Ann Menebroker, East Sac Poet

Tucked away in East Sacramento, a poet quietly works her craft.  Ann Menebroker, long-time resident of East Sacramento, says she began writing poetry “probably” in her teens.  Her contributions to the Sacramento poetry world and beyond indicate she never looked back.

In the late 1950‘s, with a two-year course in poetry composition under her belt, Menebroker joined the California Federation of Chaparral Poets.  With Joyce Odam, another established Sacramento writer, she helped start a local chapter, The El Camino Poets.  This was followed by joining The Sacramento Poetry Center,  originally known as The Poet Tree. Menebroker recalls, “We were always struggling for money to keep going, through grants, membership dues, and such.  Poetry is the low guy on the totem pole of the arts. We were grateful for whatever we received.”

Menebroker’s style has been described as “no apologies asked” and the “anti-love” poet. “Mostly I’m talking about experience in living.”  The overriding quality in her poetry is one of presence to the slightest detail, regardless of seeming insignificance.  With a droll sense of humor and slight impishness, that presence brings the reader directly into her experience.

Menebroker has written over 20 collections, numerous broadsides and has been published in small magazine publications of poetry. She has participated in many projects including.  anthologies, marathon poetry readings and collaborations   The first collaborative effort was published in 1985, titled Landing Signals.  It accepted “poets who were born here or had lived in Sacramento at some point and contributed to the poetry scene.”  Menebroker is quick to share credit with many other members and supporters of the Sacramento poetry scene, including former Mayor Anne Rudin who designated October 26th as Sacramento Poetry Day.

In a one-time venture, Watching From The Sky was published in 1988 by Menebroker and fellow-editor Martha Ann Blackman under their own publishing name Pinyon Pine Press.  Menebroker explained that the small anthology “contained work directed against war, and caring for environmental issues.  We dedicated the anthology to Grandmothers for Peace, an organization begun in Sacramento by Barbara Wiedner, in 1983.”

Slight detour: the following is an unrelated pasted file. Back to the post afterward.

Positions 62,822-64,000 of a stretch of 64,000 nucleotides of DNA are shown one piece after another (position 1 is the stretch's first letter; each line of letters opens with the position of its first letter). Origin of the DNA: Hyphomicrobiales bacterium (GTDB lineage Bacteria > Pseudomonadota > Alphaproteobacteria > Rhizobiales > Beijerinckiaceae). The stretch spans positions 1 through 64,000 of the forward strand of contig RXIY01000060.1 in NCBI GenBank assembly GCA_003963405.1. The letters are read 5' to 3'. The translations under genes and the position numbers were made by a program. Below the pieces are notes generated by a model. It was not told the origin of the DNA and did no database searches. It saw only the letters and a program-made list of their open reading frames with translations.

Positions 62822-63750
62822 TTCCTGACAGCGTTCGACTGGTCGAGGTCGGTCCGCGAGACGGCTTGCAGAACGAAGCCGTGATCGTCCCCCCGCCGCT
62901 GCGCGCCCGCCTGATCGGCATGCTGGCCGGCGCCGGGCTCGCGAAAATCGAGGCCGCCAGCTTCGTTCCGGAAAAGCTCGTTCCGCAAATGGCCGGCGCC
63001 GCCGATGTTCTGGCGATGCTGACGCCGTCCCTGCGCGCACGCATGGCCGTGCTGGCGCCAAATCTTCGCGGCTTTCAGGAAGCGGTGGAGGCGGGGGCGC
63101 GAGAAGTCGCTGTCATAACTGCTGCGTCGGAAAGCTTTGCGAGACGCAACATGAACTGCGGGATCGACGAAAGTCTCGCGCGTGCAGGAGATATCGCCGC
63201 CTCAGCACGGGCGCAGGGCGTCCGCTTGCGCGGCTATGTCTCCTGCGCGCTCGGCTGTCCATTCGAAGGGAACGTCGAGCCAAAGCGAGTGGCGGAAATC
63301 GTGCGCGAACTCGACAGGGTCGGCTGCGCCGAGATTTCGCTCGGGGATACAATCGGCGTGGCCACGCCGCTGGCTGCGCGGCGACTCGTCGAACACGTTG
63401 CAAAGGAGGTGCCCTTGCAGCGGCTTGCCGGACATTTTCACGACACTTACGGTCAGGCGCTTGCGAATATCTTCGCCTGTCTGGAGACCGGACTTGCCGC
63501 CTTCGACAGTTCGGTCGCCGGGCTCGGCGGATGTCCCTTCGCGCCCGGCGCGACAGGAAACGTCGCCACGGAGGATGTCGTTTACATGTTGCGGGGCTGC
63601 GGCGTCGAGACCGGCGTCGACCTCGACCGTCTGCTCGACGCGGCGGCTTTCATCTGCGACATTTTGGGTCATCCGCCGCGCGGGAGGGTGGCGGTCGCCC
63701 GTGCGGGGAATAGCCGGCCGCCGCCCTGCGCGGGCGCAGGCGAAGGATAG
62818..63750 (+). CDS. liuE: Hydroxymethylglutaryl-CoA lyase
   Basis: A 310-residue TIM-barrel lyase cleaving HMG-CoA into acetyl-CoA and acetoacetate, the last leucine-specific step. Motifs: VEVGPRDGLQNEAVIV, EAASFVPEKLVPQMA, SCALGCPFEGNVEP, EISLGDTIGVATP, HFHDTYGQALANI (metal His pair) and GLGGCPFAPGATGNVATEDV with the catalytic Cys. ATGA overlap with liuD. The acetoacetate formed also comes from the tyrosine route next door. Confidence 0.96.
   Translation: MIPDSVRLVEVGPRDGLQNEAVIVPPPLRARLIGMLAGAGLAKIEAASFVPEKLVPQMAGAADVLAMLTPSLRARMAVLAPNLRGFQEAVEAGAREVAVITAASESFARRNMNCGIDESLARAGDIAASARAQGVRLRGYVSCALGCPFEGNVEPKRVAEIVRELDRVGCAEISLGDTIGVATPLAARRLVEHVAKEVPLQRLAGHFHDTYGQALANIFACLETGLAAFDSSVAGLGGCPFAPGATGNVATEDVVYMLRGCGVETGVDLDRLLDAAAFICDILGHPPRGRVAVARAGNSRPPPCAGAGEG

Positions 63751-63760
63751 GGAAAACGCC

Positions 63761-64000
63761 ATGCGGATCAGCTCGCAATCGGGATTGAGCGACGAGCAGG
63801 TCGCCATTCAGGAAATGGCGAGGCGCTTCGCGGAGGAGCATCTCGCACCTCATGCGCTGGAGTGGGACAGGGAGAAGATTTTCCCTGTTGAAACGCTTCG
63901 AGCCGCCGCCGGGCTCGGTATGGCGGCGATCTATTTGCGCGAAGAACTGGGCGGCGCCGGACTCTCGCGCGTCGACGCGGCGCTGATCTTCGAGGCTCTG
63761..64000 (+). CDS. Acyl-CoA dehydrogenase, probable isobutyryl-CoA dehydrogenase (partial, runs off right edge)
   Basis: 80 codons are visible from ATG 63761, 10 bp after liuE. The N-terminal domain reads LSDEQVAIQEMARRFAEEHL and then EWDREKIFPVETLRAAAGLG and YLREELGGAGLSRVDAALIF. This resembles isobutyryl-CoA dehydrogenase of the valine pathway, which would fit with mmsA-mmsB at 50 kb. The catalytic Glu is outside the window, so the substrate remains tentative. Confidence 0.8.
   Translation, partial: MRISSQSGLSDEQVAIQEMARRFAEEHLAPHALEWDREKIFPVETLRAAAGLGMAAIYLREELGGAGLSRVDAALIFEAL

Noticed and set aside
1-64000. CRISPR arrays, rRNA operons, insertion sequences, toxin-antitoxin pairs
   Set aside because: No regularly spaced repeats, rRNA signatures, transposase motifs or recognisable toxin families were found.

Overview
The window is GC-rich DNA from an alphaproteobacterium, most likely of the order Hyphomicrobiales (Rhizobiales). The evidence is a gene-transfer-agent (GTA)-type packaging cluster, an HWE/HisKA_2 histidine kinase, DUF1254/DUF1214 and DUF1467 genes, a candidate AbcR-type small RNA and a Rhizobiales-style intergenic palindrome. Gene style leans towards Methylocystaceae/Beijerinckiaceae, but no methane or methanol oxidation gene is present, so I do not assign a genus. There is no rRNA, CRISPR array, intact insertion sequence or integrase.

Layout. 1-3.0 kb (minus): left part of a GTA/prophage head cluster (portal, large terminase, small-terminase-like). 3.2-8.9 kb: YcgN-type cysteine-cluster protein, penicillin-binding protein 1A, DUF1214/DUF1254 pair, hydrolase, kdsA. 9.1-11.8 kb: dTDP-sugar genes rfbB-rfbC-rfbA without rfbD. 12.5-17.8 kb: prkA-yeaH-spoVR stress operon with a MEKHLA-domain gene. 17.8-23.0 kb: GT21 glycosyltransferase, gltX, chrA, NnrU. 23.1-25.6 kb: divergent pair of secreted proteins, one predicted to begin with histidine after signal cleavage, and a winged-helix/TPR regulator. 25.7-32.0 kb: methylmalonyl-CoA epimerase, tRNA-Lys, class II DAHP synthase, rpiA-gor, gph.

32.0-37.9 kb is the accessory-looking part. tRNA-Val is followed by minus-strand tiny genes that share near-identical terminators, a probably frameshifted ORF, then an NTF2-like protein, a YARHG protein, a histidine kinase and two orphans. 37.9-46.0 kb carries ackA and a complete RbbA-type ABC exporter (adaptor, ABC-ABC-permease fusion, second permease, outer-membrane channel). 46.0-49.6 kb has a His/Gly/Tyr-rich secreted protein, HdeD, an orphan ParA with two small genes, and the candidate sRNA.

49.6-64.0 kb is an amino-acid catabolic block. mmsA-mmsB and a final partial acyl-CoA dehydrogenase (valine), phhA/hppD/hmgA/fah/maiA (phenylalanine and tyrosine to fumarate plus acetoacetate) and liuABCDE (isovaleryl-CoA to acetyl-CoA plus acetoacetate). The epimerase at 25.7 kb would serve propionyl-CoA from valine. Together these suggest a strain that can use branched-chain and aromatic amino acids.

“One of the most exciting anthologies  I appeared in was The Outlaw Bible of American Poetry  because one of my grand kids was impressed with my poetry.” Also featured was Tupac Shakur, her grandchild’s favorite musician. “I was lucky to be part of it, for as I understand it, it was about ready to go to print when someone presented my name and I squeezed in with one poem.  I had no idea who would be included in it.  It was incredible!”

Menebroker tells of participating in The Tough Old Broads reading in June, in 2014, that made her “soar.  The reading was held at the Verge Center for the Arts in downtown Sacramento.  “Usually I’m an anxious reader, but on that occasion, all of that was swept away due to the audience, which I felt was suddenly part of my family; remarkable, satisfying in every way.  I read with Viola Weinberg, one of the two poets laureate, the first, for Sacramento; Kathryn Hohlwein, a retired professor from CSUS; and Victoria Dalkey, well known as the art correspondent for the Sacramento Bee.”

Although she doesn’t have any projects pending, a 16-poem portfolio was recently published by Sore Dove Press, Soheyl Dahi, the publisher, out of San Francisco. A minimal  amount of the portfolio was printed. The title is “The Fish Who Swallowed the Stars.”

What is a poet’s greatest challenge?  “Personally,  I think the most significant challenge for a poet is to remain true to his or her own style and need in writing…to be aware of what goes on around you. To be open to other points of view, and to be okay with getting a little crazy around the edges. My greatest joy is in the friendships I’ve had over all of these years with the poets, not just here, but across the country and outside of it.  These people became an important part of my life, a direction and goal, a harmony that kept me from a lot of sour notes. I love them.”

Al’s in Locke

an old river restaurant
with ketchup on the table
order up rare or medium steaks

the anchored house boats
and sailing boats spill out
their cocktail people, who
look for a “Mexican taxi”
to get to Al’s

I’m driving a pale blue ford
pick-up truck, full of deeply
tanned bodies, all laughing
and pressing together

the fish are so far below the river
you could swear they didn’t
exist, or even the town itself

just the people, oiled and hungry
© Ann Menebroker, Rattlesnake Press

 

 

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6 Responses to Ann Menebroker, East Sac Poet

  1. gary blankenburg says:

    The world is a sadder place without her. We corresponded for 36 years.

    Gary Blankenburg

  2. Really wonderful, Ann, thank you. I’m honored to know you! Merci!

  3. Tom Goff says:

    The good poems, all implied points and sensitive observations, sneak up on the reader. Menebroker never insists in her verses. Their poise, one part gravitas, two parts humor, is what will make them memorable long after the politicians and bureaucrats have departed.

  4. Elisabeth Goossens says:

    Amazing poet, amazing woman, beautiful friend.

  5. Josh Fernandez says:

    I love Ann and her poems. A Sacramento legend.

  6. Lynne Savitt says:

    Ms Menebroker is an incredible poet whose friendship & poems exist as lifelines to all of those she touches. Her grace & generousity of spirit keep her relevant to generations.

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